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SEC meetings: Schedules, recruiting, transfers, and overthinking at its finest

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SEC higher-ups are meeting in Destin this week. Let the overthinking commence.


It's Overthinking Season in college football, and with the College Football Playoff on the horizon, the sport's higher-ups have taken overthinking to an entirely new level. That has come across most clearly in a scheduling debate that I have long since lost interest in. It also seems to include basically every other topic ever discussed, brought up anew. Yesterday alone covered a lot of ground.

SB Nation: Bret Bielema predicts SEC to get 'minimum' of 2 teams in 4-team Playoff

Minimum? Yeah, uh, maximum.

SB Nation: Scheduling an annual college football challenge for all 5 power conferences

SBN's Kevin Trahan went through a fun exercise in the link above, breaking out power conference opponents like NFL scheduling for non-conference. How exactly would you feel about this schedule for 2014?

at Wisconsin
at Notre Dame
at South Carolina
at Florida
at Texas A&M
at Tennessee
Arkansas Mike Slive: SEC won't forbid FCS opponents, but conference games matter more

He went back to the podium to say this:

"Just one final comment about strength of schedule. ... The strength of schedule is based on 12 games, which means two-thirds of your strength of schedule is your conference games. ... I just wanted to make sure that when we think about strength of schedule we think about the strength of the conference as a significant part of strength of schedule."

In other words, selection committee members, don't focus on Alabama playing Western Carolina when the Crimson Tide faces LSU and Auburn. Don't be distracted by Auburn meeting Samford when the Tigers line up against South Carolina and Alabama.

It was Slive at his gently persuasive best, making a point without poking anyone in the eye, standing up for his schools without stepping on anyone's toes. SEC coaches 'unanimous' on early signing period in December, says LSU's Les Miles

The SEC's 14 football coaches were "unanimous" in their support of implementing a supplemental signing period for football on the Monday following Thanksgiving, LSU coach Les Miles said, though it appears some coaches have concerns as the proposal faces the possibility of hitting a road block later this week in Destin.

The proposal will be forwarded to the conference's athletic directors and presidents for further approval later this week. The Conference Commissioners Association is still in the early stages of considering proposals for earlier dates -- ranging from summer to December -- from other conferences, and it plans to meet in June. [...]

The early-signing period would allow prospects to sign with an SEC school only if they have decided to not take an official visit elsewhere.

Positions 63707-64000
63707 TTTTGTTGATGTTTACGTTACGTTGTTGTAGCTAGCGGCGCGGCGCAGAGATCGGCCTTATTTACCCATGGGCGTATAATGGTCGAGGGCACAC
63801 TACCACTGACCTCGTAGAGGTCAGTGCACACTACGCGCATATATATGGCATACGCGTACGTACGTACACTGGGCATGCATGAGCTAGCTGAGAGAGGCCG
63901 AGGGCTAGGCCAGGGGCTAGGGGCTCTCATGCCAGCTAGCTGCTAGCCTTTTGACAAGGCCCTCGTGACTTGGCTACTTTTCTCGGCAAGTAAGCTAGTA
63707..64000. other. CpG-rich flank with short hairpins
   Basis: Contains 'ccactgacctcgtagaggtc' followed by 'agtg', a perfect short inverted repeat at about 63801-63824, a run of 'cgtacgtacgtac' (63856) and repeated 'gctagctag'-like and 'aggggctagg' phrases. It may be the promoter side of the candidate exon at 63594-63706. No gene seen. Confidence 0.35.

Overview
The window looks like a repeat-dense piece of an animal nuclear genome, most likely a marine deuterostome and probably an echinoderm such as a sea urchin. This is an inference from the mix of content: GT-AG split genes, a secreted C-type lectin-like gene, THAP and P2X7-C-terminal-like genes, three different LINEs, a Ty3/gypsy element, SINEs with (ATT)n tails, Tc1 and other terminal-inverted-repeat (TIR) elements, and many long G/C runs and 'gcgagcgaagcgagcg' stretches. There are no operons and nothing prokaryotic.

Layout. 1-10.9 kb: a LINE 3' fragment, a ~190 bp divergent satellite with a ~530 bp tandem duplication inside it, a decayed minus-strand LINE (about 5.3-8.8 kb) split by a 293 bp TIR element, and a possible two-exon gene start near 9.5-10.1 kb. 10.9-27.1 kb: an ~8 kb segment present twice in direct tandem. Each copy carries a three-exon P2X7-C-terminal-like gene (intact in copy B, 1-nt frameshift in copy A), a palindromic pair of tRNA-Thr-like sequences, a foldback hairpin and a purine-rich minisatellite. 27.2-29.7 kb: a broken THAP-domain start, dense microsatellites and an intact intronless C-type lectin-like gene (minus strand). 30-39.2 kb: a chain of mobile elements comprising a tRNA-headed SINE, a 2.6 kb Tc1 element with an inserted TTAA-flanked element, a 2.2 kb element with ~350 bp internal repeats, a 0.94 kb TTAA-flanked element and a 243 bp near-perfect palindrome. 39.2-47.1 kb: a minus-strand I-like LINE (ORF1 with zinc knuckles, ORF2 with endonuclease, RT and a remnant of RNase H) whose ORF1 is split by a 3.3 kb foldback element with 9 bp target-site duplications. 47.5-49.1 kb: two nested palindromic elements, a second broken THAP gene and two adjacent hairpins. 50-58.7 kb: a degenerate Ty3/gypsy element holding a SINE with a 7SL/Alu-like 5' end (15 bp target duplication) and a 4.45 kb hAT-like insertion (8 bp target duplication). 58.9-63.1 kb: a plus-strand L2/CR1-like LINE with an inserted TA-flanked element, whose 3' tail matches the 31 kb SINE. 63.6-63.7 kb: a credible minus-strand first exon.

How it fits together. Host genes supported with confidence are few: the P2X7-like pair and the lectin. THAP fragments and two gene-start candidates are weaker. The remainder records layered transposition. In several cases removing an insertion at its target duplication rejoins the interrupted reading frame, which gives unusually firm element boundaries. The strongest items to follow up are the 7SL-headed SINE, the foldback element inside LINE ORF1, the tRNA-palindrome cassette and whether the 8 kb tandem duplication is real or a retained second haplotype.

If a prospect takes an official visit during the fall, they will be forced to wait to sign with a school in February.

Brilliant, picture-perfect overthinking.

CBS Sports: SEC considers ending ban on taking graduate student transfers

The SEC is considering ending its graduate-student transfer ban. Three proposals from South Carolina are being discussed at the SEC spring meetings to put the SEC more in line with the NCAA rule that lets graduate students with eligibility remaining transfer to another school.

The NCAA adopted the rule in 2006 to allow graduates to transfer for their final year of eligibility as long as their new school has a graduate program the old school doesn't offer. The rule was seen as a carrot to athletes who graduate with eligibility left, but it has also been criticized as free agency in college sports.

The SEC applied the NCAA rule until 2011, when it opted out for one major reason: Jeremiah Masoli.

The graduate transfer rule can be abused like anything else, I'm sure, but I love it, and I've long thought it was dumb that the SEC would choose that rule to rail against.

And while we're talking Big College Football Issues... College Football Playoff system will redefine how bowls are selected

Year 1 (after 2014 regular season)


Sugar Bowl: 1. Florida State versus 4. Michigan State

Rose Bowl: 2. Auburn versus 3. Alabama

The No. 1 seed would not be placed at a competitive disadvantage from a crowd perspective and will be placed in the semifinal bowl closest to its campus, if possible. So FSU goes to New Orleans instead of Pasadena.


Orange: 12. Clemson (ACC) versus 7. Ohio State (Big Ten/SEC/ND)

Cotton, Fiesta and Peach: 5. Stanford, 6. Baylor, 8. Missouri, 9. South Carolina, 10. Oregon, 15. UCF (Group of 5).

The selection committee would have to pair the at-large teams in the Cotton, Fiesta and Peach and create the best and most compelling matchups. The highest-ranked available teams make the cut along with the highest-rated champion from the Group of 5 conferences (AAC, C-USA, MAC, MWC and Sun Belt). My guess:

Fiesta: Stanford versus Missouri

Cotton: Baylor versus Oregon

Peach: South Carolina versus UCF

I certainly don't hate any of this. The most interesting part is, as Senator Blutarsky points out, the fact that it solidifies the importance of broadcast money over attendance money.